Earlier this week (8 November), Swedish fashion company H&M Group joined more than 50 global companies, whose combined annual revenues equate to almost US$900bn and account for 1% of global GDP, joined the Action Declaration on Climate Policy Engagement at COP27 in Sharm el-Sheikh, Egypt.

Independent media and research B Corp company, Corporate Knights and its Global 100 Council, which features the global 100 most sustainable corporations, started the Action Declaration by submitting a roundtable proposal on 20 October, 2022 and gained support from a number of global sustainable organisations.

H&M Group was joined by 56 other signatories from a host of other industries, including BT Group from the telecoms industry and climate campaign Race to Zero, to show their commitment towards climate policy engagement help address climate change, not stall it.

The letter suggests closing the gap on emissions and decarbonising economies by:

  • Supporting climate action aligned with the Paris Agreement when engaging with policymakers
  • Working with their major industry/trade associations to advance alignment with the Paris Agreement
  • Monitoring and disclosing climate policy alignment for their companies and their major industry/trade associations.

H&M joins second open letter for COP27

Earlier on 4 November, the Alliance of CEO Climate Leaders which includes more than 100 CEOs of large multinational organisations shared an open letter for world leaders at COP27 ahead of the conference.

In this letter for world leaders at COP27, H&M Group was joined by Zara’s parent company Inditex as well as a number of other global organisations to state that limiting global warming to 1.5 degrees celsius “requires significant collaboration and shared responsibility between the private and public sector.”

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The signatories who are described as the Alliance of CEO Climate Leaders said: “We are ready to work side-by-side with governments to deliver bold climate action. We encourage all business leaders to set science-based targets to halve global emissions by 2030 and reach net zero by 2050 at the latest.

“We believe that business commitments to climate action backed by private sector actions and investments can reinforce the mandate for governments to raise their own ambitions and enable faster progress. Government targets, supporting policies and transition plans can provide clarity, predictability and the competitive landscape to encourage more businesses to take action and to make transition-aligned investments.”

In this context and with leaders meeting at COP27 and the G20, the Alliance called on governments to:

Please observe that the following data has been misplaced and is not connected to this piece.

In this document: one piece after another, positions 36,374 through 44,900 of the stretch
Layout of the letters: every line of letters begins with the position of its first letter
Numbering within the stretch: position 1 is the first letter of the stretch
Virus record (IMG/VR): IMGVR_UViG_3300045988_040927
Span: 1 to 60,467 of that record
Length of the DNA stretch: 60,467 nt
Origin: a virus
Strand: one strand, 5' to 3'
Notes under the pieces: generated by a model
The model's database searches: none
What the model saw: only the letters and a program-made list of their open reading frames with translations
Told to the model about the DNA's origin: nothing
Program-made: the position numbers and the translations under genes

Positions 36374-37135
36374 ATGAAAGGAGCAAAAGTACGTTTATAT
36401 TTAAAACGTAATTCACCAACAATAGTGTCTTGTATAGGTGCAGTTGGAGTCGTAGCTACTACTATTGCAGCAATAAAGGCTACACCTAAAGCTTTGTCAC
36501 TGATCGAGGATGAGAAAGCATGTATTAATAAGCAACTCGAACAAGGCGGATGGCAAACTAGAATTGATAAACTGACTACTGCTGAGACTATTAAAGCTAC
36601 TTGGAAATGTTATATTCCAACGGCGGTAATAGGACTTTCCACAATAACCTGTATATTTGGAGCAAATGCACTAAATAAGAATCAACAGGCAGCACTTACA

• Set bold ambitions and follow through on commitments
    Deliver on the promise in the Glasgow Climate Pact and commit to ambitious and Paris Agreement-aligned nationally determined contributions and translate them into plans and policies that at least halve global carbon emissions by 2030 and contribute to global net zero by 2050.
  • Accelerate the transition
    Drive down the green premium of low-carbon technologies for hard-to-abate sectors by unlocking blended finance (concessionary lending, guarantee mechanisms and others), scaling innovative sustainable finance mechanisms, integrating climate and sustainability criteria in public procurement and promoting the alignment of international standards for transformational technologies.
  • The focus is on action. Recognizing that many solutions already exist, there is an urgent need to:
    1. Break down barriers by simplifying regulations, speeding up permitting processes and creating the enabling policy frameworks to accelerate scaling and deploying these solutions. Essential to progress is increased R&D expenditure and the inclusion of digital and physical infrastructure to ensure supply meets demand.
    2. Provide incentives, including policies for emerging renewable energy and energy efficiency technologies on both the supply and the demand side, while also supporting hard-to-abate sectors through additional funding for innovation and the scaling up of new solutions, including circularity, carbon removal and natural climate solutions.
    3. Put a price on carbon and phase out fossil fuel subsidies in a way that is both just and results in their eventual elimination. Combined, this will improve the competitiveness of sustainable low-carbon technologies.
    4. Invest in reskilling and upskilling of those in the workforce that are impacted by the transition and enable more people to participate in the green economy.
  • Invest in mitigation, adaptation and a just transition
    Ensure that developed countries meet and exceed their $100bn commitment and that these funds go directly to supporting developing countries’ efforts to mitigate and adapt to climate change. This is fundamental to establishing and maintaining confidence between countries to tackle the climate crisis together.
  • Internationally harmonize reporting and disclosure standards
    The standards must be interoperable, decision-useful and implementable to ensure they create trust and lasting change. Finally, market-based instruments (including carbon markets, power purchase agreements, etc.) have an essential role to play in reducing carbon emissions globally but need greater alignment and clear standards and frameworks.

The open letter can be found here for further information.